by Ina Reichel
With all the changes due to COVID-19, it is no surprise that this summer’s ALS shutdown was also affected. It began later (August instead of July) and was shorter than originally scheduled (about six weeks instead of three months). The original two drivers of the shutdown—installation of new modulators for the linac rf and the storage ring alignment—were postponed. Nevertheless a number of smaller activities, many in preparation for the ALS Upgrade (ALS-U), were accomplished.
A long-term project to upgrade the fast orbit feedback progressed during this shutdown. The upgrade will increase the fast orbit feedback bandwidth from the present hundred Hz to kHz-class, allowing better control of the electron beam position in the ring and ultimately better photon position in the beamlines. In order to upgrade the orbit feedback, new vacuum chambers were installed in six corrector magnets. The old ones were aluminum, whereas the new ones are stainless steel, allowing changes to the magnetic fields from the corrector to penetrate faster through the wall due to their lower conductivity. Many chambers have already been installed during previous shutdowns. The final four will be installed in January 2021.
Other work included an upgrade of the sprinklers, swapping of the cold head on the spare superbend magnet, repairs to the kicker magnet system interlock, and the installation of new power supplies and cables for some ion pumps. Three-dimensional Matterport scans were also taken of the storage ring and some beamline areas (see previous examples here). Since in-person work is limited due to COVID work restrictions, these scans will help enable work planning remotely. There was also a surprise opportunity to replace the Gemini beamline’s photon stop with a dummy, which allowed the beamline to see light for the first time.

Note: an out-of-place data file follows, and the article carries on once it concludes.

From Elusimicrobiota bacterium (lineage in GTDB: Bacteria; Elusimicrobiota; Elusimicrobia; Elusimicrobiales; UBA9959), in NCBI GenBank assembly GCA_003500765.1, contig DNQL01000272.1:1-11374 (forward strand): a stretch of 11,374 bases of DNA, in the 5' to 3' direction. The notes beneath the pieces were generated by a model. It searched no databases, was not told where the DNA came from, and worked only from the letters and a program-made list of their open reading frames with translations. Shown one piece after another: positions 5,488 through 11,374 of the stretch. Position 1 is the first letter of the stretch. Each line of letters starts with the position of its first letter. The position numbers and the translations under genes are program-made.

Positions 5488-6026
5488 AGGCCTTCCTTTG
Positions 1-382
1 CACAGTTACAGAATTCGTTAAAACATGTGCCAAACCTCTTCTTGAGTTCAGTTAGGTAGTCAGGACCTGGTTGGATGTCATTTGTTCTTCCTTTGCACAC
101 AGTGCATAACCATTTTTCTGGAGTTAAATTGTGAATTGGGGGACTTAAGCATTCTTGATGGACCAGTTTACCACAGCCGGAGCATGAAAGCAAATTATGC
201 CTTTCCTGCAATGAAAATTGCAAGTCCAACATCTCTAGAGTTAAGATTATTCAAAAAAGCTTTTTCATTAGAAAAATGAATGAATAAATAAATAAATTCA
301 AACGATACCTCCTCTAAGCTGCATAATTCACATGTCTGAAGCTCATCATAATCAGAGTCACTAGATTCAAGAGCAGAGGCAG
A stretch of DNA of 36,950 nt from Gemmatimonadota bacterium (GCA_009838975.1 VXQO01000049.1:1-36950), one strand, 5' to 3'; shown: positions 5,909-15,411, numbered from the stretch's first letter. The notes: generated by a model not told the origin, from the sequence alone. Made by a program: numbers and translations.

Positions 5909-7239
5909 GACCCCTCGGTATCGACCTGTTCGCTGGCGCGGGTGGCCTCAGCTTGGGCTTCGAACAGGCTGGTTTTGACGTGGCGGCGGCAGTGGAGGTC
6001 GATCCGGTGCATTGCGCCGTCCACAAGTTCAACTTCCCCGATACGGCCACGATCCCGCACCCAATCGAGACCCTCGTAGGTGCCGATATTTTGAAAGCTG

Work in preparation for ALS-U included electrical utility upgrades for the accumulator ring, RSS (radiation safety system) wireway installation, and core drilling and saw cutting for cabling. These are necessary to provide electrical power to the new accumulator ring for the upgraded ALS. The upgraded machine does not need a substantial increase in electrical power compared to the current ALS, but it needs it at different locations. In addition, some changes in code requirements necessitate additional routes for cables through the shielding walls. This work will be completed during the two-day shutdowns leading into the January 2021 shutdown when the RSS cabling will be installed in its new location.
The shutdown also provided an opportunity to attempt a repair of the large liquid nitrogen (LN) tank. The tank had been broken for awhile, leading to losses of LN. The repair required the tank to be empty, which is ideally avoided during user operations. While the problem was unfortunately not resolved, there is a steady supply of LN again, and another repair will be attempted in the January 2021 shutdown.
Overall the shutdown was successful despite complications due to COVID-19 protocols necessitating social distancing. Anyone who has ever been inside the storage ring can probably imagine some of the difficulties, like simply not being able to pass someone working on something and instead having to walk around the ring in the opposite direction to get to where one wants to get.